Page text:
Grief can be overwhelming and complicated, and therapists can provide valuable support for navigating it. Everyone needs help sometimes, and it’s okay to ask for it.
Benefits of Grief Counselling in Singapore
1) Reduces emotional distress: Grief counselling can help individuals reduce or eliminate emotional distress, such as anxiety, depression, and guilt. Often, guilt may arise from perceived inadequacies in one’s actions when the deceased was alive or the belief that one is not grieving enough.
2) Facilitates understanding of grief stages: Grief counsellors help individuals grasp the stages of grief and loss, allowing them to engage with their thoughts and emotions more intensely. This understanding paves the way for healing as they are more aware of their feelings and behaviours.
3) Reinforces the individuality of grief: Grief counselling can remind individuals that there is no correct method for grieving. People may feel they are not grieving properly, either by not being sad enough or grieving for too long. Counselling helps in validating the uniqueness of each person’s experience. It shows people that there is no right or wrong way to grieve.
4) Provides a safe space for honouring the deceased: Grief counselling creates a safe environment for people to talk about their deceased loved ones without experiencing additional trauma. Sharing thoughts and feelings about the deceased and honouring their memory can be a significant source of comfort and relief during the grieving process.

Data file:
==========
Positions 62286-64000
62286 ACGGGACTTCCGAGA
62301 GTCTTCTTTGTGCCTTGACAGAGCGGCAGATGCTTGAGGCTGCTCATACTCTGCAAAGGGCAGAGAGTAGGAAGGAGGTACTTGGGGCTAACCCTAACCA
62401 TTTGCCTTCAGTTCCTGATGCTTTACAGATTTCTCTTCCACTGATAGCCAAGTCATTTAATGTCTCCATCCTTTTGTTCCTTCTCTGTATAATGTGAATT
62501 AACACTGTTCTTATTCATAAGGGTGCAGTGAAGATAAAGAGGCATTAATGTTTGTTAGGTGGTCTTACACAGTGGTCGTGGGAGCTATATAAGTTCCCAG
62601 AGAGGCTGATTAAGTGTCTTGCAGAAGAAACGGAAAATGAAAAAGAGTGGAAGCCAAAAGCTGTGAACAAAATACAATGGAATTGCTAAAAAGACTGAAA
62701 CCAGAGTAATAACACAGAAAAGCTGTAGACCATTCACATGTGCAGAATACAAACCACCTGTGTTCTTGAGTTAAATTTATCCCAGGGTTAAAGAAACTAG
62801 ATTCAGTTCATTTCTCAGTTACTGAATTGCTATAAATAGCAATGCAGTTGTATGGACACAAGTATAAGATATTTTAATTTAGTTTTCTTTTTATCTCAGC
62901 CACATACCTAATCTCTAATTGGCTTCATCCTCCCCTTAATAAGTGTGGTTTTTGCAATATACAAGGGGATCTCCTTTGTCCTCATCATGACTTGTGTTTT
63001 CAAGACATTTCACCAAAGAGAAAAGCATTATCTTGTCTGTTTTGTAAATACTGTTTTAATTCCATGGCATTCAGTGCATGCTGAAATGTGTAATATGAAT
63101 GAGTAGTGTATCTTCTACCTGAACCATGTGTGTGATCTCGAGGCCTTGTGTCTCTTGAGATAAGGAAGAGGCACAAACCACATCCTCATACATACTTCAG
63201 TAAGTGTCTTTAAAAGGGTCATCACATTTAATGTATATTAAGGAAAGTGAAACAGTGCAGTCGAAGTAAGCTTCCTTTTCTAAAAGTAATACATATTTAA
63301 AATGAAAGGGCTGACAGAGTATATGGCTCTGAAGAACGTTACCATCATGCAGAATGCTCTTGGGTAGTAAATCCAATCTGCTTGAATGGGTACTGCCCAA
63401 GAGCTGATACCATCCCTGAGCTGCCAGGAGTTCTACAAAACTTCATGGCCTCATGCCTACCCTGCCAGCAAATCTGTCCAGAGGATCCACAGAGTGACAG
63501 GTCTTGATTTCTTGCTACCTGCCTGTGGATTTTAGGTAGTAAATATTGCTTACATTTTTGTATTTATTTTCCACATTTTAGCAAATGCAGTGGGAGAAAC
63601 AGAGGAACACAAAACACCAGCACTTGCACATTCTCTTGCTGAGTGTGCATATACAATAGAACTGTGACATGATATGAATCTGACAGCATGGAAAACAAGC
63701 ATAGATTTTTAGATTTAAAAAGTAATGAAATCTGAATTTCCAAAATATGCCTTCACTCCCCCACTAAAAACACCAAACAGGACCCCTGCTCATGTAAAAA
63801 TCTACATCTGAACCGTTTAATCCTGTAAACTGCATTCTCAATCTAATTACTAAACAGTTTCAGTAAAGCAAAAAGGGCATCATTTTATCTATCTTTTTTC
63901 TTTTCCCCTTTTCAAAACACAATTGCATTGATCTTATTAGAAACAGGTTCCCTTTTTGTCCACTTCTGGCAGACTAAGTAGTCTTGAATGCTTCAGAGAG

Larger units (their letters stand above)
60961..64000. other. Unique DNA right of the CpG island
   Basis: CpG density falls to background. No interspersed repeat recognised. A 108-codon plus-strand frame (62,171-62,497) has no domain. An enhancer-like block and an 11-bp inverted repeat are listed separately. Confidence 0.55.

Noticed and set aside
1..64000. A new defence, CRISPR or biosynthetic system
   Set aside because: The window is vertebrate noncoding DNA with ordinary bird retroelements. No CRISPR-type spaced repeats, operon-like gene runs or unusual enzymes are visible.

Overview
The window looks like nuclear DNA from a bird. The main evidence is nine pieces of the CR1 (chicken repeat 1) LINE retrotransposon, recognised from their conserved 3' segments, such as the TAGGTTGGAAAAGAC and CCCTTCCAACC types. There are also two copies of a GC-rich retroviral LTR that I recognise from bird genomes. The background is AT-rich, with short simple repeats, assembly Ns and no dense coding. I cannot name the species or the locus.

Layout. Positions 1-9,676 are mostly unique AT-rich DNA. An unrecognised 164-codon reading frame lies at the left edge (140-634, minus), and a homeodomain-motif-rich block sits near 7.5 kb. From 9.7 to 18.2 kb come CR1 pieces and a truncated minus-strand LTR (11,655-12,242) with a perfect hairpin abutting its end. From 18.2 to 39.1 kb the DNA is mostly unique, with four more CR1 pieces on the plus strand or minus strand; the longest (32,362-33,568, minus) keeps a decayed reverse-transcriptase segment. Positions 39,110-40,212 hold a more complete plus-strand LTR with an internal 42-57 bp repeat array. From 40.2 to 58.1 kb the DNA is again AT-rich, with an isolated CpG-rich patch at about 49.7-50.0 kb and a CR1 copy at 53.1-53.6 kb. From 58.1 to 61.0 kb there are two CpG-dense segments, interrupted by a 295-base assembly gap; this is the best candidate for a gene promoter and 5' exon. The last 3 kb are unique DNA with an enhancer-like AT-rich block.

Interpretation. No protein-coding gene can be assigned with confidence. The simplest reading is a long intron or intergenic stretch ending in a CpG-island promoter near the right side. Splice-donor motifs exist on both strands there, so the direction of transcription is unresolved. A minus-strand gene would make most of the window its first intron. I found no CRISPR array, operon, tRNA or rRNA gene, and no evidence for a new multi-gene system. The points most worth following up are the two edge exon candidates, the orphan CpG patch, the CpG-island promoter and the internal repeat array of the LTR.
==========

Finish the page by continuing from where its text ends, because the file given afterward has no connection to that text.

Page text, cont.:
5) Expands the concept of grief: Counselling helps people understand that grief can stem from various types of loss, not just the death of a loved one. For example, grief may result from losing a pet, experiencing a divorce, moving away from family and friends, or receiving a terminal illness diagnosis.
6) Encourages self-care practices: Grief can profoundly impact an individual’s physical, mental, and emotional wellbeing. Grief counselling can guide individuals towards self-care strategies to help them cope and recover. These may include mindfulness practices, exercise, and ensuring adequate sleep.
Grief Counselling Techniques and Interventions
This section outlines six common grief counselling techniques and interventions that mental health professionals use to support clients.
1. Talk Therapy
Talk therapy is often the foundation of grief counselling. This technique provides clients with a safe and supportive environment to express their feelings and share memories. Through online grief counselling or face-to-face sessions, therapists can help clients talk through their emotions.
Many people often find bereavement group counselling helpful, as they get to interact with other people who understand the pain and emotion of grief.
2. Cognitive Behavioural Therapy
CBT is another intervention that can be effective in grief counselling. It focuses on identifying negative thoughts and beliefs that can exacerbate grief and teaches clients to replace them with more adaptive alternatives.
This approach encourages clients to develop healthier coping strategies and can lead to long-term improvements in wellbeing.